Over Thanksgiving, I watched a home movie of me and my family from when I was 5 years old. The scene takes place just after a Sunday dinner in the Midwest. Our teetotaling, religious Republican farm relations are paying a visit to us suburban Chicago sinners, and Uncle Paul has gathered us all in the frontyard, where the light is strong enough for his Super 8. (On these visits from Paul and the aunties, my parents hide the liquour in the linen closet.)
In the 30-second snippet of film, I am a darling little blonde-haired girl with a pixie haircut. I stand in the background and watch my 7-year-old sister Barbara turn cartwheel after cartwheel in the frontyard of our suburban home. I wish I could watch a slo-mo blowup of this movie about 100 times so I could read every expression on my face as I watch Barb perform for the camera. Maybe then I could understand what motivates me to attempt a trick of my own, a headstand.
I try so hard to perform that headstand. First try--legs don't go high enough; second try--still not high enough; third try--too much force on the pushoff and I flip over completely. Boo! I know I nailed that headstand in gym class, but now with everyone watching I'm just too nervous.
All is captured on Uncle Paul's film. I'm trying so hard to do good, but I know he won't keep the focus on me much longer, so I give up and try to stomp out of camera range, lower lip stuck out and hands tucked under armpits as I toddle off. But Uncle Paul keeps the camera trained on me, and I imagine he's thinking I look quite cute as I sulk my way off to another corner of the yard. It's a soundless film, but you can practically hear the calls of "Come back, Joycie! Joycie, come back!" as everybody laughs at me. Eventually I'm cajoled back to the family fold, where my 14-year-old sister Peggy plays with my hair and flips it into a silly ponytail to cheer me up.
I'm still pouting, though, thinking that a) I could do a gym trick just as well as Barbara, and b) if only I'd done the headstand right I would have finally won the approval of the teetotalers, who thoroughly disapprove of my mother because she has permanently lured my father into a sinning lifestyle, with children, in the suburbs. They don't need to see the liquor bottles on display to know that something is not right on Lyons Street.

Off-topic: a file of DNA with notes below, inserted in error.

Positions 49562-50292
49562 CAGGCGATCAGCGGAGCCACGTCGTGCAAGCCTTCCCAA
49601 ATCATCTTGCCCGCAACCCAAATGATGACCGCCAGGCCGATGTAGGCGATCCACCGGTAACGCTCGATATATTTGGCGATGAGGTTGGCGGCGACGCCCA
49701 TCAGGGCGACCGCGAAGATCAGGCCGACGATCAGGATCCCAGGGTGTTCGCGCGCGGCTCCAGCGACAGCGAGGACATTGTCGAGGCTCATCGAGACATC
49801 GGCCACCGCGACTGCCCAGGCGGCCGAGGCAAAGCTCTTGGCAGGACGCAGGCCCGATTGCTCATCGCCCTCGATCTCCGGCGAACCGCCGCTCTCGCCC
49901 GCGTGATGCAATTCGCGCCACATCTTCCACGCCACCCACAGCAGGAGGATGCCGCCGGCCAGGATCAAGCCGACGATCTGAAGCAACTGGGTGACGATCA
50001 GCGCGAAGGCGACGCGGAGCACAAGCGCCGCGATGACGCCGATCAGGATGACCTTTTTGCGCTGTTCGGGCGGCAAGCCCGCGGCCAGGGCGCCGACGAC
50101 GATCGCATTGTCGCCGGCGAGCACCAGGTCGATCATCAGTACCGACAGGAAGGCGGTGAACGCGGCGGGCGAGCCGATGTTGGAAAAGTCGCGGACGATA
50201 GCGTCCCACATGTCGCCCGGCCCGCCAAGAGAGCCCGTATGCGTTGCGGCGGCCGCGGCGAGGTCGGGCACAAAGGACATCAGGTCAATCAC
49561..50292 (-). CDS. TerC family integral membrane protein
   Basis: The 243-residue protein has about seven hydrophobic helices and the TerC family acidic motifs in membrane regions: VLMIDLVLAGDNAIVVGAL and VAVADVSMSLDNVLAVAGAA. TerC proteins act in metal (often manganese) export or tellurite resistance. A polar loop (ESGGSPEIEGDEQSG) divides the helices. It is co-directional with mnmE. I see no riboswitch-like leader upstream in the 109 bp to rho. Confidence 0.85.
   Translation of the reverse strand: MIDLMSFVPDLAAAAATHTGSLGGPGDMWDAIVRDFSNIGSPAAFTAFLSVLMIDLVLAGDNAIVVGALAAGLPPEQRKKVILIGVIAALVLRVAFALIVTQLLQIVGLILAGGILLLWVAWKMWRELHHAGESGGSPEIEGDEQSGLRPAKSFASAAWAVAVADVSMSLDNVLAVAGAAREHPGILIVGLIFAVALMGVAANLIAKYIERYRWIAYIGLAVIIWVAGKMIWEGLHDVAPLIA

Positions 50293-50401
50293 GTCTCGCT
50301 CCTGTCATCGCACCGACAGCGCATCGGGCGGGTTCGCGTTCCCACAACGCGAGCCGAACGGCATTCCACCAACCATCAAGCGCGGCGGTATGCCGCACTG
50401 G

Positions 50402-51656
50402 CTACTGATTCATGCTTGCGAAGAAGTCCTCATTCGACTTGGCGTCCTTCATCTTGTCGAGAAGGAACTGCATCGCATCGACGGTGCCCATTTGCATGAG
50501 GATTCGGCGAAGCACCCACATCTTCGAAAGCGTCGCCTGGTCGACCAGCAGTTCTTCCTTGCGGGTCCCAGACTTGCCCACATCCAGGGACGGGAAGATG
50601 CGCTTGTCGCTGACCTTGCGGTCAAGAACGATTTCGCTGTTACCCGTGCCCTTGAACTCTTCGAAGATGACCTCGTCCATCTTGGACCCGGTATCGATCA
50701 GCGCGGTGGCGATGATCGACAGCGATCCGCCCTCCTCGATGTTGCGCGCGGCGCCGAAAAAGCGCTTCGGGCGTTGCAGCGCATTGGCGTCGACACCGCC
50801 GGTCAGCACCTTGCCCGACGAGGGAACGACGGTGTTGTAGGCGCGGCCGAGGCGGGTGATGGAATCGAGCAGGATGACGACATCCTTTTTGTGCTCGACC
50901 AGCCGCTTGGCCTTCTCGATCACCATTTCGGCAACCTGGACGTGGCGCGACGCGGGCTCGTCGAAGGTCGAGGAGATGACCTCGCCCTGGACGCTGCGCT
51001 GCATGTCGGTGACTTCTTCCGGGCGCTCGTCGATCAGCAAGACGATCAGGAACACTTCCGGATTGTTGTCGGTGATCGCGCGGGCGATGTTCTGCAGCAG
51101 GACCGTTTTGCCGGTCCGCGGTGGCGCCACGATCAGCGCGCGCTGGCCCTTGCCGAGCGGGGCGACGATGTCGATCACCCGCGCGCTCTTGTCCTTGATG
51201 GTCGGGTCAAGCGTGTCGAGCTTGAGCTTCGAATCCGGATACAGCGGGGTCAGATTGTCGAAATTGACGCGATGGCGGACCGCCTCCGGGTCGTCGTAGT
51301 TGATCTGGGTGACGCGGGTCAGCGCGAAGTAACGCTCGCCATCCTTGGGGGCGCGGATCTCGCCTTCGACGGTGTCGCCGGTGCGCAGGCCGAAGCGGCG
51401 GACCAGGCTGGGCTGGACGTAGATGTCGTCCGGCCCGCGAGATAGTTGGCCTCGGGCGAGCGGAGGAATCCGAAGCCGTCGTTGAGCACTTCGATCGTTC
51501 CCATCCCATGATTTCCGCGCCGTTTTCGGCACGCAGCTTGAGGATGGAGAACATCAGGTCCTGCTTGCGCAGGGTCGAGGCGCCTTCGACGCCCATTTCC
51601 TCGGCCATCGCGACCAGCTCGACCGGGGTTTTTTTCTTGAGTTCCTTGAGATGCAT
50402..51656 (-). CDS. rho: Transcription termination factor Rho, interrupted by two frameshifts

Now on this most recent Thanksgiving, the teetotalers, who admittedly are fewer in number since Uncle Paul passed away, still let us know that they didn't approve. As Barb played her own jazz-inflected arrangement of secular Christmas tunes on Peggy's piano, one of our increasingly dotty aunties told her to stop that infernal noise, which was a sure sign that she was of the devil and needed praying for. The other auntie just sighed and asked Barb for the millionth time if she had found a church home yet. And where was I? Hiding, as usual. Skulking around the edges, looking for a private corner of the yard where I could relax and be my secret self. My true self.
No wonder I'm so fucked up. I've been struggling with the notion of whether I'm a good girl or a bad girl since childhood. It's my get drunk and laid on Saturday, go to church on Sunday mentality. I don't think that will ever change. The best I can hope for is that I can fully embrace my double life and not be afraid to let my dark side shine. This is why I love my Bad Girls so much, the ones who were fearless about telling the world to go to hell if the world didn't like them.
Private thoughts: Spot on chin? Must ask former Conde Nast photo retoucher friend to correct all pictures of self posted to blog. Too much forehead shine here, and corners of mouth are saggy. Must remove/smoothe over to achieve perfect image, thus winning people's approval as well as big publishing advance.
AFTER: here I am below, retouched! Nice work, but I still don't look like Kate Winslett.